Meanwhile, back in Paris, the oldest ballet company in the world and the place where ballet was originally codified in the 17th century quietly began a search for a new artistic director. Brigitte Lefévre would finally give up her reign of the Ballet de l'Opéra de Paris after decades. Her final season was to be 2014 and the centerpiece of that season would be a spectacular world premiere star-studded collaboration on "Daphnis et Chloé" with choreography by Benjamin Millepied.


Having retired from New York City Ballet, Millepied's career expanded to include high-profile gigs such a modeling for Yves Saint Laurent and Air France as well as consulting on-set and creating the choreography for Darren Aronofsky's "Black Swan." Millepied subsequently married and had a child with the film's star, American actress Natalie Portman.    


As inspiration for the highly-anticipated world premiere, Millepied chose the 1912 creation by Michel Fokine, commissioned by Serge Diaghilev for the Ballets Russes. Fokine's "Daphnis et Chloé" was originally proposed to the Imperial Theater in Moscow where Fokine promised a complete break with tradition. Gone would be the patchwork of scenes alternating between pantomime and show-offy dance numbers. Fokine's idea was to create a unified concept of music, sets and dance all in service of the Greek mythology attributed to the 2nd century writer, Longus. Though the Imperial Theater declined Fokine, he found an enthusiastic reception chez Diaghilev. The most daring impresario of the 20th century, if not all time, not only commissioned the original choreography from Fokine but a full score, including an expansive chorus, from Maurice Ravel.


Millepied began work on assembling an artistic team that included set design by the contemporary artist Daniel Buren who is très branché for his use of alternating black and white stripes. The young and energetic orchestral conductor Philippe Jordan would act as musical director, Holly Hynes would create the costumes, and Madjid Hakimi would unify the visuals with his lighting design. And, of course, the two hundred beautifully trained dancers of the Ballet de l'Opéra de Paris would be at the choreographer's disposal.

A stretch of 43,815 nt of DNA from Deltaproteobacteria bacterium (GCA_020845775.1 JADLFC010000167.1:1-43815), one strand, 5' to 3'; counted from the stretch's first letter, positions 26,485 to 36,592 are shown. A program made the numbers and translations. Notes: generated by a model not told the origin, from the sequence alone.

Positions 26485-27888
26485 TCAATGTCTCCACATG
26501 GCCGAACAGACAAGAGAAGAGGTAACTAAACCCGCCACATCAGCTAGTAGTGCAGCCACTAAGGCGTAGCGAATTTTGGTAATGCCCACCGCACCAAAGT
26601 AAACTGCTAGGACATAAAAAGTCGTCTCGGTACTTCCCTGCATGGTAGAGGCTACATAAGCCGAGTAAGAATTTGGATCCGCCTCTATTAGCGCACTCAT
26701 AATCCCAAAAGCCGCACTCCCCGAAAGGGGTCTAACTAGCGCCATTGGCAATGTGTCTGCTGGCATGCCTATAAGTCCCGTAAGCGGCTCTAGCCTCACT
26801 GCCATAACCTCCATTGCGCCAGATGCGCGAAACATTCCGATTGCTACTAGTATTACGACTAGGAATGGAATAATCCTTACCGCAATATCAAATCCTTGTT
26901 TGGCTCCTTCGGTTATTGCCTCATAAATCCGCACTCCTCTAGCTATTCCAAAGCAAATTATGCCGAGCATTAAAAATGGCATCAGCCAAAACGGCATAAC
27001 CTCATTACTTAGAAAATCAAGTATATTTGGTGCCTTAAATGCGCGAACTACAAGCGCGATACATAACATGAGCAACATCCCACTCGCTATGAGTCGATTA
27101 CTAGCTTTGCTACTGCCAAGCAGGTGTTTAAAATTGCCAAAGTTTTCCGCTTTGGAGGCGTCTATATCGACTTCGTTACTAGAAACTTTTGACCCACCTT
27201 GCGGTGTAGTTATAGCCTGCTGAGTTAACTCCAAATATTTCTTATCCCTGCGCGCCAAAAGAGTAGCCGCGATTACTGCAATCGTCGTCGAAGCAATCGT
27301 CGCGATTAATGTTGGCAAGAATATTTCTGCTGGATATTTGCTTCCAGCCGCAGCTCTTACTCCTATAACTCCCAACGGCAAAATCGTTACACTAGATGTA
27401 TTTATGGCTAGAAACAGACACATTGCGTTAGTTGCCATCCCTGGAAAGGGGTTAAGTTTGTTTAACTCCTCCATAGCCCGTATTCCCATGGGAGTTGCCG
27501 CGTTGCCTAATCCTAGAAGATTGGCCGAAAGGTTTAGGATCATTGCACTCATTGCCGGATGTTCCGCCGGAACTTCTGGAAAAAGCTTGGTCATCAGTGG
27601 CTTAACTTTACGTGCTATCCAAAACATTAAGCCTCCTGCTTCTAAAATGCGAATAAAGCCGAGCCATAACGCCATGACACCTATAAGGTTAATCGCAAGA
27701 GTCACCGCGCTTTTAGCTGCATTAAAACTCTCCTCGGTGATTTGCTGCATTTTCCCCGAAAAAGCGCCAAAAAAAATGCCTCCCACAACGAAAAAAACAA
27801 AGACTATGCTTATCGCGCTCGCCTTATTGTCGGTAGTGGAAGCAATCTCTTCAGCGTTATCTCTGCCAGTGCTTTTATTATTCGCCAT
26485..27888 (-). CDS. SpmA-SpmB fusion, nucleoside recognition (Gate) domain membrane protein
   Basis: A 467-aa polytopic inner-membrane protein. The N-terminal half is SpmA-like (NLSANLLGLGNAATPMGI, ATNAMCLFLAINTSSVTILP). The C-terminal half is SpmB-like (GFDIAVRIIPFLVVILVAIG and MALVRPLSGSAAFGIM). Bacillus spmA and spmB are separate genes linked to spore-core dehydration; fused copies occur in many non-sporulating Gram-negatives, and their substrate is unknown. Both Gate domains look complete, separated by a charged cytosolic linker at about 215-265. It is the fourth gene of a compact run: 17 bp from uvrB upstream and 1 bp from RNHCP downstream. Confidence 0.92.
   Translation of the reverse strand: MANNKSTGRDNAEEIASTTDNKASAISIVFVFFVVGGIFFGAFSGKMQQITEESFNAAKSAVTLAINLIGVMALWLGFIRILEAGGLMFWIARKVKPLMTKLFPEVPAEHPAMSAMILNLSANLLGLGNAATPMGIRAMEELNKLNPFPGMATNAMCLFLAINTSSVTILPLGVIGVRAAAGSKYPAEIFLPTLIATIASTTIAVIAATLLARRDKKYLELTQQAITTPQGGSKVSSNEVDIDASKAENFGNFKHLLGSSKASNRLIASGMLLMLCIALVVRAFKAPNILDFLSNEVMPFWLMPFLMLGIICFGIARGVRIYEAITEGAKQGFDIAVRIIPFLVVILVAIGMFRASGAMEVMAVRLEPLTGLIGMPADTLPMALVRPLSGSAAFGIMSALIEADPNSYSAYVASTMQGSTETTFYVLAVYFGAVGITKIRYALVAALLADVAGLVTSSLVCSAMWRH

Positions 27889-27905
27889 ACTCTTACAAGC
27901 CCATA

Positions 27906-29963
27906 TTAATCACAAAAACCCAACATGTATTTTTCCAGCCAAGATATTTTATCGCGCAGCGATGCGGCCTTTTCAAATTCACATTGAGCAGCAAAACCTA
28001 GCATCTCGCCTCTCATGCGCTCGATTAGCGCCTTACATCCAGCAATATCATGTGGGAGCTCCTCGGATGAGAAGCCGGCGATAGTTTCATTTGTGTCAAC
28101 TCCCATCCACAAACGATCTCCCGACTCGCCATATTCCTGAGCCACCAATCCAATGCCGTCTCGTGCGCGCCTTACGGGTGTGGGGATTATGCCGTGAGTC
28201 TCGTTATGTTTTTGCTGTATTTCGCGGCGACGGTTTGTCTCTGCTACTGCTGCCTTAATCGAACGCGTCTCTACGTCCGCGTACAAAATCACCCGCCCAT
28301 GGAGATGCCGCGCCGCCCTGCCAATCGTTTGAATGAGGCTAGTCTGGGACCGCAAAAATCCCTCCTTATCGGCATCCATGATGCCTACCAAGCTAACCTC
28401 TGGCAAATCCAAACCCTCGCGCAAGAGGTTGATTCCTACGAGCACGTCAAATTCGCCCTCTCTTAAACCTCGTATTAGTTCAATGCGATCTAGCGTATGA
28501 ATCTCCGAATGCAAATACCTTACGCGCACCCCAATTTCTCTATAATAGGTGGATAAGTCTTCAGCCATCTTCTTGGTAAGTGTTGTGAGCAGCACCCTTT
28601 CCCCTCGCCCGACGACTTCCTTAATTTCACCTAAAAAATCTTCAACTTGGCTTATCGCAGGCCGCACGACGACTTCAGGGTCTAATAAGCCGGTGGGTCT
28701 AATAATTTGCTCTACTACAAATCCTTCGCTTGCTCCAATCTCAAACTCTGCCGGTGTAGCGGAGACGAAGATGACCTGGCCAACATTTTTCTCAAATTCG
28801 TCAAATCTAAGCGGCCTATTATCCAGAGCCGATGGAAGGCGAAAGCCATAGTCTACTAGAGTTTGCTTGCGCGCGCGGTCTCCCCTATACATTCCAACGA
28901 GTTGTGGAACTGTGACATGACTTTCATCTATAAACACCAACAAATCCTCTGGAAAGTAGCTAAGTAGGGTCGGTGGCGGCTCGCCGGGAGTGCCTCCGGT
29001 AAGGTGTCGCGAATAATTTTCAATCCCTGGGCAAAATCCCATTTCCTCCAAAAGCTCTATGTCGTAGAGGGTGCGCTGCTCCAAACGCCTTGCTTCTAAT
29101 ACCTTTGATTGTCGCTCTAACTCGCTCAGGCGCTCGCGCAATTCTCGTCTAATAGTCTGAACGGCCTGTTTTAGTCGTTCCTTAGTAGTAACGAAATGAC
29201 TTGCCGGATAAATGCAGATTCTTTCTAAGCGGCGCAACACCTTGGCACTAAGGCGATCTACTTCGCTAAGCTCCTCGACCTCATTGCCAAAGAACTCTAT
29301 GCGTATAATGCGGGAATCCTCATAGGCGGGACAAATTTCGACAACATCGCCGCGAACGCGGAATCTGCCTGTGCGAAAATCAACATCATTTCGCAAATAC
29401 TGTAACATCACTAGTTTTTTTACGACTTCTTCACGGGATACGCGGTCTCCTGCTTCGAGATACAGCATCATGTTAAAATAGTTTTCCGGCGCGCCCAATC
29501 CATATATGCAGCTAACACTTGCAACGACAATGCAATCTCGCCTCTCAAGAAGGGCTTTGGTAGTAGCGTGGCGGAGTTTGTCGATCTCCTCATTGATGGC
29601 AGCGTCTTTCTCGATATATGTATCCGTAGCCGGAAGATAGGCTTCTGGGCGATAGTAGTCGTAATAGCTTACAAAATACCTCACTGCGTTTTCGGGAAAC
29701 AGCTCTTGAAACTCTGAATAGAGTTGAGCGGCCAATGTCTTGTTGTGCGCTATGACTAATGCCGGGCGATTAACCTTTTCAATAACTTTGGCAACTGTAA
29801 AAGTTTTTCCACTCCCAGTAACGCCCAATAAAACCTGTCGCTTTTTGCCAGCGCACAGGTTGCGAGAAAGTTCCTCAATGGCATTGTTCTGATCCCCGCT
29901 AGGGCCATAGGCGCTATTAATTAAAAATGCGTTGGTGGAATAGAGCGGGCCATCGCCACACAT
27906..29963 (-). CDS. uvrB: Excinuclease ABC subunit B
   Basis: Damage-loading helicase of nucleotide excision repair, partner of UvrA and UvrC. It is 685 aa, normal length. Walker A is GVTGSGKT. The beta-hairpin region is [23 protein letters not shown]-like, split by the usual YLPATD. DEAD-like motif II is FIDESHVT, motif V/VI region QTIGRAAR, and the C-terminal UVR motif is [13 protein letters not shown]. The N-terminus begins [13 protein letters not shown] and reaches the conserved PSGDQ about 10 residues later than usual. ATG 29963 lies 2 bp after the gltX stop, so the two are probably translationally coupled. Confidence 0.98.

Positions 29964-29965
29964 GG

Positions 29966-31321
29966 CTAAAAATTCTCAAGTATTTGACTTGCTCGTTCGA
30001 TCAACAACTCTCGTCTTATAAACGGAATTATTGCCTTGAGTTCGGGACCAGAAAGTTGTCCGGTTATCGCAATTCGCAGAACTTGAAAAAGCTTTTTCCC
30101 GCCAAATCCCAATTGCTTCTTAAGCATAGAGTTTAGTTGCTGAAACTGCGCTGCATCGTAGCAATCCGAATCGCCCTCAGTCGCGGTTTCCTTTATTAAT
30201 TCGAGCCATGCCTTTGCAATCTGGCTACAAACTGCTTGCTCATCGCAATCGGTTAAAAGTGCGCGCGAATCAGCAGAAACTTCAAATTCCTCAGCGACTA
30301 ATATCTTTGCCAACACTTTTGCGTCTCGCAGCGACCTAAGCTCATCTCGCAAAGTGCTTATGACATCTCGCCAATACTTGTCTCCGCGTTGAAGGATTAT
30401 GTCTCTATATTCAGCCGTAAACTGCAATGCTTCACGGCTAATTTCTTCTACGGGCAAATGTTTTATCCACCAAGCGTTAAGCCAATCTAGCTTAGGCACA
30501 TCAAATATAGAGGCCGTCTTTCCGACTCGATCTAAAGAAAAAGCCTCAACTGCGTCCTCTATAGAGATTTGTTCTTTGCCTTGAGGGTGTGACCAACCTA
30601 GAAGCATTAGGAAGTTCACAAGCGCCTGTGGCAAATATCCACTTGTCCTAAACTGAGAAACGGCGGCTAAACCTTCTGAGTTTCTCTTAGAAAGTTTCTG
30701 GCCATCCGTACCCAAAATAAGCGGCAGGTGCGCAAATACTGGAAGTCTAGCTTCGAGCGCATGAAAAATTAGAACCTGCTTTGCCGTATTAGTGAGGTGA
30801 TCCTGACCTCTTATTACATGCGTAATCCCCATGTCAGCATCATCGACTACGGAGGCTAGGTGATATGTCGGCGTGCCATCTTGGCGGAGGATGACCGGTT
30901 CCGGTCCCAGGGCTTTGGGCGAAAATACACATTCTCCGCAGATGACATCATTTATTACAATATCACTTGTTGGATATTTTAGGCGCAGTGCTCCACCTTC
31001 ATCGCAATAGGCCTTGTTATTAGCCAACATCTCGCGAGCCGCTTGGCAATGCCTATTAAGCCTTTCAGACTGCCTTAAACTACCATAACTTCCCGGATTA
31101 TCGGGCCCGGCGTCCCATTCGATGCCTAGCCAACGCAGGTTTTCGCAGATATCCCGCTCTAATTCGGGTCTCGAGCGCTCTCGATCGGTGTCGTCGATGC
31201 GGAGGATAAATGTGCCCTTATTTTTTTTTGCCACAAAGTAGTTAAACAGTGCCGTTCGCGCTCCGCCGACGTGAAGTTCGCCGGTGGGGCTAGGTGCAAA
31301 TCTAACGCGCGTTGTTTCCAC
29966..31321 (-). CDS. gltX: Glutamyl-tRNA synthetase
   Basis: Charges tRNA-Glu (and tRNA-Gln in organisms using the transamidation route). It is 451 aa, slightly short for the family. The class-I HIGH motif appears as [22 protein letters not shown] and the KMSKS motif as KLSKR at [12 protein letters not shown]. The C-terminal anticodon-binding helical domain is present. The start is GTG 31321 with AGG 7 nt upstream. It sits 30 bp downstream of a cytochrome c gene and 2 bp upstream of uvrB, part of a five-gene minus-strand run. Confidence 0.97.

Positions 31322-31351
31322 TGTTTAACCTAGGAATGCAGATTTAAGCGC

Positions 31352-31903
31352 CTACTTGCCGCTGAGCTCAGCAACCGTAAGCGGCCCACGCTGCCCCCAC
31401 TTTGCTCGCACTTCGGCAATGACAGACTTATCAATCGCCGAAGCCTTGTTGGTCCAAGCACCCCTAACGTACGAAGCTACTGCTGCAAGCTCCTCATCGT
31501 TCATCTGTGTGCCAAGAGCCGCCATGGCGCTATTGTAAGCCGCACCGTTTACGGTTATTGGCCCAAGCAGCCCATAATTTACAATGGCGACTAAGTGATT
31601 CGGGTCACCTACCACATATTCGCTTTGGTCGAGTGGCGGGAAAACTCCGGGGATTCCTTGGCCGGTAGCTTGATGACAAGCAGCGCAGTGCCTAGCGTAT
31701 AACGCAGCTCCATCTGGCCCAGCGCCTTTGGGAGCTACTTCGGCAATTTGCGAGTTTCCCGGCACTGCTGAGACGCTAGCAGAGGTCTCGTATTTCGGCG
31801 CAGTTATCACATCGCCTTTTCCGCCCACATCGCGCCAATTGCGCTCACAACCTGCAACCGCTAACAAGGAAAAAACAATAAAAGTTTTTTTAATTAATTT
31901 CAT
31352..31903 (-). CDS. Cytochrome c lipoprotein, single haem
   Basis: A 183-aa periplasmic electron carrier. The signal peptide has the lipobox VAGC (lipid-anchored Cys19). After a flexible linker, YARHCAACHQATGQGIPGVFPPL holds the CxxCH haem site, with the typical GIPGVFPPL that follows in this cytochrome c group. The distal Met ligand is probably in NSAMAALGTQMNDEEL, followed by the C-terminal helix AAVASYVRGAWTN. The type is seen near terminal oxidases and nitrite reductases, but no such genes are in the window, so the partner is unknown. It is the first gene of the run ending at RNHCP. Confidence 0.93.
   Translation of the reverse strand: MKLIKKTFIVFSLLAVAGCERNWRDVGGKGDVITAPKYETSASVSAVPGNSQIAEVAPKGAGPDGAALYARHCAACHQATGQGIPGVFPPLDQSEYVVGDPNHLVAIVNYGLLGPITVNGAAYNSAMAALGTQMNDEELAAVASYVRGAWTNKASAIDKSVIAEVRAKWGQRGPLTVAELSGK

No sooner had word begun to spread throughout Paris about the upcoming, sold-out world première performances of this extravagant collaboration when another delicious rumor began to circulate. Millepied was among the finalists for the much coveted position of Artistic Director of Ballet de l'Opéra de Paris, the position held by Brigitte Lefèvre since 1995.


In May when Millepied's "Daphnis et Chloé" received its debut in the contemporary architecture of the Opéra Bastille, news of Lefèvre's successor was widely celebrated: the handsome Frenchman would return to France in one of the most powerful positions in the world of dance. But, how would the public receive his "Daphnis et Chloé"?


To his credit, Millepied simplified the centuries old Greek mythology, into a simple story about two naïve lovers who must overcome numerous obstacles before finally falling tenderly and triumphantly into each other's arms for eternity. Millepied's choreographic approach is also spare. He gives the dancers beautiful movement that is not overly taxing and doesn't take them out of their comfort zone. He is no William Forsythe but instead plays it safe with movement reminiscent of mid-20th century modern dance from Graham to Limon to Lubovich.




Daniel Buren's imagery opens the piece even before the stage is revealed. Using the closed curtain as a screen, Buren's brightly colored geometric shapes were projected then made to morph into one another. In alternating blue, green, orange, yellow and red, each shape is framed by the signature black and white stripes that have made Buren a prominent figure in the contemporary art world. A horizontal rectangle morphs into a square which in turn morphs into a vertical rectangle, back to a square then a diamond whose edges soften to make a circle. The orchestra, under the highly physical direction of Philippe Jordan and including a chorus of fifty people who were led by Allessandro de Stefano, built to the first of many crescendos and the curtain rises to reveal ten couples frolicking happily under a giant yellow circle.


The costumes were comfortable off-white dresses, the skirts cut on the bias, for the women and loose fitting pants and tops for the men. Like the movement, everything seems designed to accentuate curves and circles, swoops and swirls. Millepied describes the movement style as "moderne en pointe" and so it is. The influence of Jerome Robbins, one of his early mentors at New York City Ballet, is evident in both the movement style and in the sometimes corny and melodramatic staging.